Yes, we need leaders who will condemn white supremacy in the strongest possible terms. We need leaders who won’t fan those flames to build a base. We need to weep for the fallen and for those who mourn, and to pray for them and ourselves, for a better world.
But the idea that white supremacy is a problem that exists “out there” is one of the great mistakes that those of us who so long for that better world are prone to make. In this country, white supremacy isn’t just about Confederate flags and Ku Klux Klan hoods. It doesn’t just Infect madmen. It’s an internal and external system that benefits those of us who think we are white (reference Ta-Nehisi Coates) in ways we are used to and even expect, even as we’re conditioned to be blind most of the time as to how it actually works. And there’s no real hope for deconstructing the system until we overcome that blindness, until we see how it has diminished our own humanity and how insidiously its poison is working even in those of us who truly want to be better than that.
One of the realities of retirement from parish ministry is the sudden realization that although there are many places where you would be welcome on a Sunday morning, there isn’t one place where you totally belong. And so for now I’ve become a sort of church pilgrim, sharing myself around. This morning, it was pancakes and silence at Solebury Friends Meeting, nourishment for body and soul. Their annual pancake breakfast is timed around the production of maple syrup from the trees on the meeting property. They’re tapped early in the year and the sap is collected and boiled down to syrup—and yes, although it does take an awful lot of sap to make syrup, it really is as simple as that. I love the idea of gathering a community to enjoy and celebrate the sweetness of its own place.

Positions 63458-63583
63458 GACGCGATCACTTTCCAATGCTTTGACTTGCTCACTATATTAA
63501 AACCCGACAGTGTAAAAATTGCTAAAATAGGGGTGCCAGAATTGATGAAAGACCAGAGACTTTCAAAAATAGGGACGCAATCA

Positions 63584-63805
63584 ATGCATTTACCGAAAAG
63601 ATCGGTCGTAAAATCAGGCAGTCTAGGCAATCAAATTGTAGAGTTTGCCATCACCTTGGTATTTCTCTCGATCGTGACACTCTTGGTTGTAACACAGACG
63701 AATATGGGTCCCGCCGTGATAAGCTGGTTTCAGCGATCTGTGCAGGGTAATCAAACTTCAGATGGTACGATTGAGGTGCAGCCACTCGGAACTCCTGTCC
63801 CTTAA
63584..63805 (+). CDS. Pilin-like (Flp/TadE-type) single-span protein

Sometimes I do things backwards. For example, I took myself off to retreat at Holy Cross Monastery and then came back home and read a wonderful book by Ruth Haley Barton titled “Invitation to Retreat: The Gifts and Necessity of Time Away with God.”
There were a number of things that were not exactly as I had hoped or planned during my time away. Just for one example: On my first night at the monastery, the alarm clock in my room–which I had not touched–went off rather loudly a few minutes after midnight, waking me from a deep sleep. I think I must have jumped a few feet off the bed in fright and the accompanying adrenaline rush certainly limited my ability to fall right back to sleep. (And I’m sure this did nothing to endear me to the retreatant in the room next door.)
Many of the intrusions on my sense of peace on retreat were things I had no control over, but I think if I’d had this book with me, I’d have been in a better place to roll with them. I highly recommend it.
I’m grateful to Barton for the prayer in the picture; it’s one I’ll spend some time with at home this Lent. She describes time away with God as a kind of “strategic withdrawal,” and of course she means really getting away, but a lot of what she talks about in the book would apply equally well to a holy Lent.
“We need to pull back from our busyness,” she says, “from life in our culture, from other people’s expectations and our own compulsions, from whatever is not working in our lives.”